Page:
We had rented a car from Alamo that we would pick up at the Fort Lauderdale airport.  We would then drive it home to unload our luggage and then take the car back to the Palm Beach airport.  Since Carol had her scooter, I was worried that with all the ships in port, the rental car pickup van might not have room for everything.  When the van came by, it was actually a large bus that is used for both Alamo and National.  There was plenty of room.  When we got to the terminal rental counter, the agent on the floor told me to wait in the long line.  I told her that I thought I was supposed to go right to the car.  She asked to see the email that I had received the previous day from Alamo about picking up the car.  She looked at it and said that I had to wait.  Twenty minutes later when I reached the desk, the agent looked at my reservation on the screen and asked me why I hadn’t just gone to my car.  Apparently, the email that I received wasn’t the right one that was supposed to have a bar code on it, so I could go right to the car.  This was my first time to use rental cars for a cruise rather than just parking, so now I will know better.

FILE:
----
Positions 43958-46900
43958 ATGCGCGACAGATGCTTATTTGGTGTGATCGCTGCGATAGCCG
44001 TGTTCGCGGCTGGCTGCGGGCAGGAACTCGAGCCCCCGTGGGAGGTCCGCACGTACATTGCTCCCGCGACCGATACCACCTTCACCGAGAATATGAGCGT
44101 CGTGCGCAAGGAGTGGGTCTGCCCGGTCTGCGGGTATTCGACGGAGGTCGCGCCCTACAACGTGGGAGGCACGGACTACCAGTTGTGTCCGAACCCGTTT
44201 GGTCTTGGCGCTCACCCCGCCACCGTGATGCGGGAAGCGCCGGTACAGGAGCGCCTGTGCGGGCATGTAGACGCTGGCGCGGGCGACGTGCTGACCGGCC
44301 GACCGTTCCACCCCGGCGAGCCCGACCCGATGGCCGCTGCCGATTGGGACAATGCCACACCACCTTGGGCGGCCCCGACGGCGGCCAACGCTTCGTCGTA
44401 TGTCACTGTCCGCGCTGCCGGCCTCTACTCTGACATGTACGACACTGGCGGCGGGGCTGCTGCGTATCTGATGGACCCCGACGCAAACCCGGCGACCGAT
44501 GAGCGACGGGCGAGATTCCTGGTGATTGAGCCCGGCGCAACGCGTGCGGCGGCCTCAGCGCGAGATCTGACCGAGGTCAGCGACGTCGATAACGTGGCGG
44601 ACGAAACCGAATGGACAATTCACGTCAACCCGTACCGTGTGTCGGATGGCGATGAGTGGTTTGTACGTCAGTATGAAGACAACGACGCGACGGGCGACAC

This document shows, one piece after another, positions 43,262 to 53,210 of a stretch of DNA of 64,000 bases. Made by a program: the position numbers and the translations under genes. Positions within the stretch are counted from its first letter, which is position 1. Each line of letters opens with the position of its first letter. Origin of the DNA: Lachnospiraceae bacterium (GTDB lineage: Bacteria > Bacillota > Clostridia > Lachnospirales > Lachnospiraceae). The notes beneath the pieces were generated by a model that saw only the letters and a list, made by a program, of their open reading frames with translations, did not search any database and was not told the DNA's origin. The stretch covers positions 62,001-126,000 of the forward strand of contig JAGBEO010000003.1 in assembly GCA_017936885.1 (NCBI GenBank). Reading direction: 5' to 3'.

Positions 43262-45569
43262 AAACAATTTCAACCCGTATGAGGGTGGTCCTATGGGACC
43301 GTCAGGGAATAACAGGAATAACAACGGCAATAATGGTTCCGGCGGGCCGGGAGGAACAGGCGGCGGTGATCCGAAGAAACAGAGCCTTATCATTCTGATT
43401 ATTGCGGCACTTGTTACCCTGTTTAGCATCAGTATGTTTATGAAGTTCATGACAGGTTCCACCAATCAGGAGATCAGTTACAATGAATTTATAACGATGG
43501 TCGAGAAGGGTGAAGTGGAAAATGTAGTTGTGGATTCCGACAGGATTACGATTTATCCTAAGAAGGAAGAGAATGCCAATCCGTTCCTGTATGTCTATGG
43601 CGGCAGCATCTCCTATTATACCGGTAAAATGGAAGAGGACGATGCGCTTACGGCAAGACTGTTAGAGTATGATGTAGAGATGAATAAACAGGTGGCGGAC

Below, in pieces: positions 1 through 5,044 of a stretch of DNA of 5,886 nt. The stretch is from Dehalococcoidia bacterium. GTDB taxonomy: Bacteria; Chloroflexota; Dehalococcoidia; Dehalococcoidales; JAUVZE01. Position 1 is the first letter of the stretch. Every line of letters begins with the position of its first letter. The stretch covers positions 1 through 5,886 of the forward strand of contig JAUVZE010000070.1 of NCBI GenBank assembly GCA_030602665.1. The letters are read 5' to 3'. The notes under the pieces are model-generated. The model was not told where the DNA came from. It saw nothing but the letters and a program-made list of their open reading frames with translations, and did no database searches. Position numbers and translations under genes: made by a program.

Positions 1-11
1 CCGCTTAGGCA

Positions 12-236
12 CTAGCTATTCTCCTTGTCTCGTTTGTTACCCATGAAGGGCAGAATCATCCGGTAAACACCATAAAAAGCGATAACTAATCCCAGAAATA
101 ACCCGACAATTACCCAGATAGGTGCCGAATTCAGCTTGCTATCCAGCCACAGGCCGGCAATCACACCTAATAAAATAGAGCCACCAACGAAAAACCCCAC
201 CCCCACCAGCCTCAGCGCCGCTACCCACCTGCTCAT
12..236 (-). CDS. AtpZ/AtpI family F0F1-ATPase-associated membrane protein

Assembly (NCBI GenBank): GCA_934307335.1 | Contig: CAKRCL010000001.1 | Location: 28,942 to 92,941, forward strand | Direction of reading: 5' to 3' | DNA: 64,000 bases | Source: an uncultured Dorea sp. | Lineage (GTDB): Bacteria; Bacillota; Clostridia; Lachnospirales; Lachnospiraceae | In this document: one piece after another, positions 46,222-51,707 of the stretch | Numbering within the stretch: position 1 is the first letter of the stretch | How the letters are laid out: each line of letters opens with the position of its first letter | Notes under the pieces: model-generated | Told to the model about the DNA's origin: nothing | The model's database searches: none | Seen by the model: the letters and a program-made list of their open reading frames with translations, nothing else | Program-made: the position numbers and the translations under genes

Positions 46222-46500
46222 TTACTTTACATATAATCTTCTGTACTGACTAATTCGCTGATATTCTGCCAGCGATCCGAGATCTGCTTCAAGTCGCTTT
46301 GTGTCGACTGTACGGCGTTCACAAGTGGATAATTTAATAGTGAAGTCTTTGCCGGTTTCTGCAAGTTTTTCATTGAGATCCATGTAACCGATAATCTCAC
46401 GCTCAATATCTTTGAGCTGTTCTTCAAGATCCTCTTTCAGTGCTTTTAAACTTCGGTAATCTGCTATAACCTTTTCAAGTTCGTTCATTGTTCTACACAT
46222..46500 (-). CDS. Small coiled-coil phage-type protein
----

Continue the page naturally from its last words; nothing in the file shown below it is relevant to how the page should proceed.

It was enjoyable to be able to get on a ship in Europe after another cruise to come home, rather than flying.  We didn’t have to worry about how much our luggage weighed or getting to the airport on time.  A Transatlantic cruise is a great way to begin or start a vacation; but I won’t be doing another one for a while.  I thoroughly enjoyed the ports on this cruise; but seven sea days in a row is a long time.  Of course, Carol could say that fifteen days at sea was a long time! 

Fortunately, on this cruise, it gave me time to begin working on the prior cruise’s review on my MacBook. With our being retired and living in south Florida, we don’t go on cruises to relax and sit out in the sun.  We can do that almost every day if we want without traveling.  I much prefer to use vacation time to explore ports or other destinations, with relaxing sea days in between them.